Tag Archives: writing

Not So Quiet Voices

Each of the readings this week focuses on having a voice, particularly as a minority woman. There were aspects I identified within each essay as a woman, but I do not wish to take away from the impact of the message these women are attempting to get across as women of a minority.

Some of the places in which I identified were:

Near the end of Bell Hooks piece (chapter 3) of Talking Back, she quotes a young black female student, “I am not relieved by voicing my opinions…My fear is that I will not be understood…I will not be respected…they will disregard me” (17). As a woman, I’ve felt this from not only men but other women, particularly those who have some measure of authority over me. I think most of us at some point has had their comments dismissed or misunderstood. The harsh response of indifference or dismissiveness hurts, and it silences us. We get the message that we and what we have to say are not important. Why do we do this to each other?

This question leads me to the second article How to Tame a Wild Tongue by Gloria Anzaldua. Her article expresses such inner conflict, not only with being a woman but also with how to identify herself by her language. She repeatedly mentions how depending on where one lives the language is different, and Chicano is an evolved language for a people that carved out their own place, not being Anglo nor Spanish; to claim an identity. She goes on to say, “There are more subtle ways that we internalize identification, especially in the forms of images and emotions. For me food and certain smell are tied to my identity, to my homeland” (83).

This hit home for me because as I read it, I thought about how roses remind me of my grandma, and pot roast of being at her house, where so many wonderful memories were made. These smells take me home to where I was loved and accepted. They remind me of who I am. It is strange, but I think this is exactly what Anzaldua was getting at. I think the overall impression is, how did we let the world or another culture take our identities?

Moreover, how can a writing center help students of other nationalities, and women find their unique voice? I do not have the answer for this. It is as complex as the number of individuals that impact a student.

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Posted by on March 5, 2016 in Uncategorized


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Writing Centers Should Be Bolder

This week’s articles dealt with the terminology used in and about writing centers. The first was Reading Our Own Words: Rhetorical Analysis and the Institutional Discourse of Writing Centers by Peter Carino.  I couldn’t find the whole article online for you. The copy I read came from the journal, Writing Center Research: Extending the Conversation. I am coming to like Mr. Carino’s approach to writing about writing centers. In this article, he took a rhetorical approach to what writing centers say about themselves. He pointed out the strengths and weakness, but my favorite part was after pointing out the way directors of writing centers explain or emphasize the tutors are skilled, sometimes using “expert”, trying to maneuver through being marginalized, and be inclusive to everyone of all writing levels across all curriculums,  he pointed out how paranoid and over promising they sound. He asked this one question (my favorite), “Does the description of the biology department in our institutions’ catalogues assure students that the faculty are qualified? What an empowering question! Why is it English department, and writing centers, in particular, feel the need to tell others on their campus they know what they’re doing? Carino discussed several other topics in this article. It is worth reading if you are interested in writing centers.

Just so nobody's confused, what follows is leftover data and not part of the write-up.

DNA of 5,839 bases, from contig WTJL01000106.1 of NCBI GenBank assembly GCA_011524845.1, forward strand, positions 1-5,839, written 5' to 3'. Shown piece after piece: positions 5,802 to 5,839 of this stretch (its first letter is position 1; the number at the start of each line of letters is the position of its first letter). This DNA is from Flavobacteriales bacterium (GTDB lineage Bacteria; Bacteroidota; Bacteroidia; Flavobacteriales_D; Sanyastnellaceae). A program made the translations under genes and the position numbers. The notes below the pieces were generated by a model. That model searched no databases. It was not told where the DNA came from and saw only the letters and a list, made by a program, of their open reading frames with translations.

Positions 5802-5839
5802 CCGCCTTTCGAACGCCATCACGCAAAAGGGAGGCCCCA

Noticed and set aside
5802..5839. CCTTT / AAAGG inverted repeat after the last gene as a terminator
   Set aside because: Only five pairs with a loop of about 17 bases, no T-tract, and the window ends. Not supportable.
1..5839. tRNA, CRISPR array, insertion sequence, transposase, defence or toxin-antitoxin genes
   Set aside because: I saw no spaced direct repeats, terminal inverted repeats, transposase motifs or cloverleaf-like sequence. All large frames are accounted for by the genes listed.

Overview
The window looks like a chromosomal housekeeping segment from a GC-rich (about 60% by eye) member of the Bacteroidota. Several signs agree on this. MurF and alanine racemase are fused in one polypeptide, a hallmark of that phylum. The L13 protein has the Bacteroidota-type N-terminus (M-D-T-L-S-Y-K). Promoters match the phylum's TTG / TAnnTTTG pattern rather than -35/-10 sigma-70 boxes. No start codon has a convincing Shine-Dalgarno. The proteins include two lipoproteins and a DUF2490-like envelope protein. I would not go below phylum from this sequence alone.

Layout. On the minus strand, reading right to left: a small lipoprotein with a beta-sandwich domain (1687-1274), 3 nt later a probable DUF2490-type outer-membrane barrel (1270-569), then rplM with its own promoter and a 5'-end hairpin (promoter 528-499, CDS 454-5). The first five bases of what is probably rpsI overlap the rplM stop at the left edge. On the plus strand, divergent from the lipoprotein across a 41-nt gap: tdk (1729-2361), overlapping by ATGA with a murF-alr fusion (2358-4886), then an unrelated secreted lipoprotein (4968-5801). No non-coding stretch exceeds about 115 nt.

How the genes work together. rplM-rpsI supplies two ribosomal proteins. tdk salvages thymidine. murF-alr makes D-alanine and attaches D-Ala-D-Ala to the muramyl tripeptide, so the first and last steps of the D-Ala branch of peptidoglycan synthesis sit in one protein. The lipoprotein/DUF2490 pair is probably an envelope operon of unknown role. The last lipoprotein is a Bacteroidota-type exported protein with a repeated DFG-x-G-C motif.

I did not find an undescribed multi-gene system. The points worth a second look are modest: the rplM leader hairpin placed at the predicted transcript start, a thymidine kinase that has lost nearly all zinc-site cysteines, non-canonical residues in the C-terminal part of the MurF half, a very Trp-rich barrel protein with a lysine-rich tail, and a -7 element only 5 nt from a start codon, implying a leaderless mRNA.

The second article was Writing Centers and the Idea of Consultancy by William McCall. This is not a long essay. It is interesting, but it did something that frustrates me about English majors writing about what they do; make a disclaimer after working to support their thesis. This essay tackled whether using “tutor” or “consultant” conveyed what the position really does. Now, personally, having been a tutor for several years, I’m partial to “tutor.” “Consultant” sounds too stuffy to me, and I was surprised that McCall agreed in the beginning. He built his case and them showed his acceptance of using “consultant” as what better describes what goes on in a writing center. He went so far as to have a chart comparing the two. I’m not one to accept change easily, but was convincing me. And then, BAM! He says, “No designation for writing center staff is without its shortcomings, and this is as true of writing consultant as it is for tutor, writing fellow, or writing assistant. But we might ask ourselves which term offers the best and most complete description of our work not only in the center but also out of the center, and, in this regard, the consultancy model also has much to recommend it.”